It’s a July morning at 6:45 a.m. and the temperature is starting to climb across the city. Most schoolchildren would expect to have at least a few more weeks of summer. But Quincy Lindsey, a fifth grader at New Orleans’ ReNEW Cultural Arts Academy, is trying to wake up for his first day of school.
His mother, Calanthia Lindsey, tries to keep Quincy on pace to make it to school by 7:15 a.m., reminding him not to use his pencils as drum sticks and to tuck in his shirt.
Most of my academic life I’ve questioned how schools impact settlers’ integration into communities: How do people become members of society? How do recalcitrant gatekeepers become welcoming neighbors? These questions have moved me literally and figuratively around the world. Nine years ago, those questions carried me to New Orleans and helped transform me into a New Orleanian. Until recently, I haven’t spent much time considering what full-fledged community members go through when they voluntarily leave their homes. That is until I decided to take a job in another state.
As New Orleans students start their summer break, some are leaving their schools behind for good. Four Orleans Parish schools closed their doors permanently, and education reporter Jessica Williams over at The Lens covers the impact on students, parents and educators.
There are art programs in schools. And there are schools devoted solely to art. A new charter school in Jefferson Parish is getting ready for a unique approach to education that uses art in traditional subjects.
A five-judge state appeal court panel must decide whether to uphold a ruling that thousands of New Orleans public school employees were wrongfully fired after Hurricane Katrina shut down the city and its schools in 2005.
A lawyer for the fired workers told the 4th Circuit Court of Appeal panel Thursday that the Orleans Parish School Board and the state violated the rights of teachers and school workers fired after the storm. She urged the panel to uphold last year's ruling by Judge Ethel Simms Julien.
Researchers at Stanford University say Playworks recess programs help children with classwork.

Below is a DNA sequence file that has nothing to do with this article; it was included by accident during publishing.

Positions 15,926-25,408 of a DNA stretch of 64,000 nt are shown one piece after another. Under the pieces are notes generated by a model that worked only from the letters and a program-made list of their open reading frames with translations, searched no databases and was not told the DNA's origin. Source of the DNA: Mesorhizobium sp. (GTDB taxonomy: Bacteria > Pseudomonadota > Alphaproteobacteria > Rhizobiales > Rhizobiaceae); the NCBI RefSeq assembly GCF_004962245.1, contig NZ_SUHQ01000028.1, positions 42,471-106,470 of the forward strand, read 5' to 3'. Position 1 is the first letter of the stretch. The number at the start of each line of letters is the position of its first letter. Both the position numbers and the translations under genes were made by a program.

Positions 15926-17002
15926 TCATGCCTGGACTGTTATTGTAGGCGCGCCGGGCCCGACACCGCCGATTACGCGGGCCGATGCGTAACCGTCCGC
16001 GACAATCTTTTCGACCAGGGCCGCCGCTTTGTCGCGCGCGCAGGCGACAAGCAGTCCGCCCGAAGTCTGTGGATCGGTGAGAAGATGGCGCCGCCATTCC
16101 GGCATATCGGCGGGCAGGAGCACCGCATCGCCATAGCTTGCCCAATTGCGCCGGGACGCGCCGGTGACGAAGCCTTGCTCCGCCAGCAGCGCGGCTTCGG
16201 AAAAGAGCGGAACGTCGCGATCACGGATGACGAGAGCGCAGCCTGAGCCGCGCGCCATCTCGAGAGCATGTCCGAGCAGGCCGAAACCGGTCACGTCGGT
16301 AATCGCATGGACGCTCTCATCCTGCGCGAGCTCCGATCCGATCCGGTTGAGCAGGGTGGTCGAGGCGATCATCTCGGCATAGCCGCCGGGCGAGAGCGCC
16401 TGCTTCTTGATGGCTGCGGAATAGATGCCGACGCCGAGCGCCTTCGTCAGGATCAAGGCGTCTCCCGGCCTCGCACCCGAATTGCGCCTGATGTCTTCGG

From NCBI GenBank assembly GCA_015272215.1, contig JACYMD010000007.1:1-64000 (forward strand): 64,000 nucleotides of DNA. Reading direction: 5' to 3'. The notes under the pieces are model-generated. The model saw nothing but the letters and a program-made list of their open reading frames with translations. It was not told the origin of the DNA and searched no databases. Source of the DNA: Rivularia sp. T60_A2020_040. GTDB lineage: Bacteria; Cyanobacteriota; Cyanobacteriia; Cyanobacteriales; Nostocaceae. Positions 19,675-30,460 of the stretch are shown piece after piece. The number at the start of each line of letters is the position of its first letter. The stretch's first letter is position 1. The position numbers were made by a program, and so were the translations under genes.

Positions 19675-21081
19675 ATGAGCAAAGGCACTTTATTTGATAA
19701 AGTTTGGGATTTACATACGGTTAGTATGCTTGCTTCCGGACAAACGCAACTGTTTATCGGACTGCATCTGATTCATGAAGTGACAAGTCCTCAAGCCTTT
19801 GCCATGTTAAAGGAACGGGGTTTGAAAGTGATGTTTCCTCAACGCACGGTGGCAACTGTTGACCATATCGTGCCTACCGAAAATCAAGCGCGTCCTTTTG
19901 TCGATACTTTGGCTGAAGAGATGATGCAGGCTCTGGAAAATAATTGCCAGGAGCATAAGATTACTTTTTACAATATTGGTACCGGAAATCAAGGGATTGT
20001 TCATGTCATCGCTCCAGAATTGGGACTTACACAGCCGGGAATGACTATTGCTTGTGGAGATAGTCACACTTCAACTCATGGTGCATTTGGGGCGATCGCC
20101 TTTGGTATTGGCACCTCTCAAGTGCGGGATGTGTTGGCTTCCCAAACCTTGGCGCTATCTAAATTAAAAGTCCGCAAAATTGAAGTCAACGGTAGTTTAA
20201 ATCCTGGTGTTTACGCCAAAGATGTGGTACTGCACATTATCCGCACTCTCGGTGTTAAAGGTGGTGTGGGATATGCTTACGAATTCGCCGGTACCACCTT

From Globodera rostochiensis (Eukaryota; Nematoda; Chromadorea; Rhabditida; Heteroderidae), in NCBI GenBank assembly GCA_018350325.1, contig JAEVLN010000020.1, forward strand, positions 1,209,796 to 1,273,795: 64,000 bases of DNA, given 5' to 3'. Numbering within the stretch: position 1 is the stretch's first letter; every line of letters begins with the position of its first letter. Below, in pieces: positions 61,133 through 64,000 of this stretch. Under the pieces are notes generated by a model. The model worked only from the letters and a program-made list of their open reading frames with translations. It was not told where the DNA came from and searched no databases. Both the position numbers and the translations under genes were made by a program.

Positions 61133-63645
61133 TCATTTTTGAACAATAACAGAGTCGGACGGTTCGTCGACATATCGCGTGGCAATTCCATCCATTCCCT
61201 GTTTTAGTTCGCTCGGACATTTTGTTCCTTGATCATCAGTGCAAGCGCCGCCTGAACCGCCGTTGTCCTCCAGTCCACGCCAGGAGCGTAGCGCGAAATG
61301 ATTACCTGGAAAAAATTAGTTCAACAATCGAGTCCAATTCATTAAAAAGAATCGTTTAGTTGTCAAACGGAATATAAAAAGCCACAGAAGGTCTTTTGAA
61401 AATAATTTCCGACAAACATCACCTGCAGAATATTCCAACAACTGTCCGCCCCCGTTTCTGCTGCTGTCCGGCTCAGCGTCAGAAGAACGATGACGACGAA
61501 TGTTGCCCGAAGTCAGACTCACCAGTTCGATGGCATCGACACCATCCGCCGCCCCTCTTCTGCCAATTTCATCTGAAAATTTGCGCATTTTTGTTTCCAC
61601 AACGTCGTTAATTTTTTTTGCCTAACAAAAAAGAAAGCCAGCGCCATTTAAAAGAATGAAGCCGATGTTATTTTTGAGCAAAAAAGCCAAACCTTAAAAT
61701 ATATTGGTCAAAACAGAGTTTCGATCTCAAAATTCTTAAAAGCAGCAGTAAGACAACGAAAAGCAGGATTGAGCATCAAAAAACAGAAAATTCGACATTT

A new study from Stanford University shows a program being used during recess at six New Orleans elementary schools is enhancing the children’s education. About 2,200 students are now in the local Playworks project.
In a report over at The Lens today, Charter School Reporting Corps member Della Hasselle digs into a conflict between the state's Recovery School District and ReNEW Schools, a charter school group which oversees several Orleans Parish schools.
Hasselle and Steve Myers, Managing Editor of The Lens, came to WWNO to discuss the story.
Parents have always held visions of what professional uniforms their sons or daughters should wear. These visions are becoming fetishes in a world in which professional titles provide license to a reframed American Dream. Christina Freeland describes it as a “winner-take-all economy” in which “education is the trump card.” Consequently, parents over time have increased their investments in education to ensure that their children are not second-class citizens in a high skilled economy.
Investigative journalism site The Lens features a story by Sarah Carr today. Carr looks at a Louisiana program that uses student test scores to evaluate teacher training programs. The education reporter sat down with WWNO's Eve Troeh to talk about her latest work, which Carr says could transform teacher training in Louisiana and across the nation.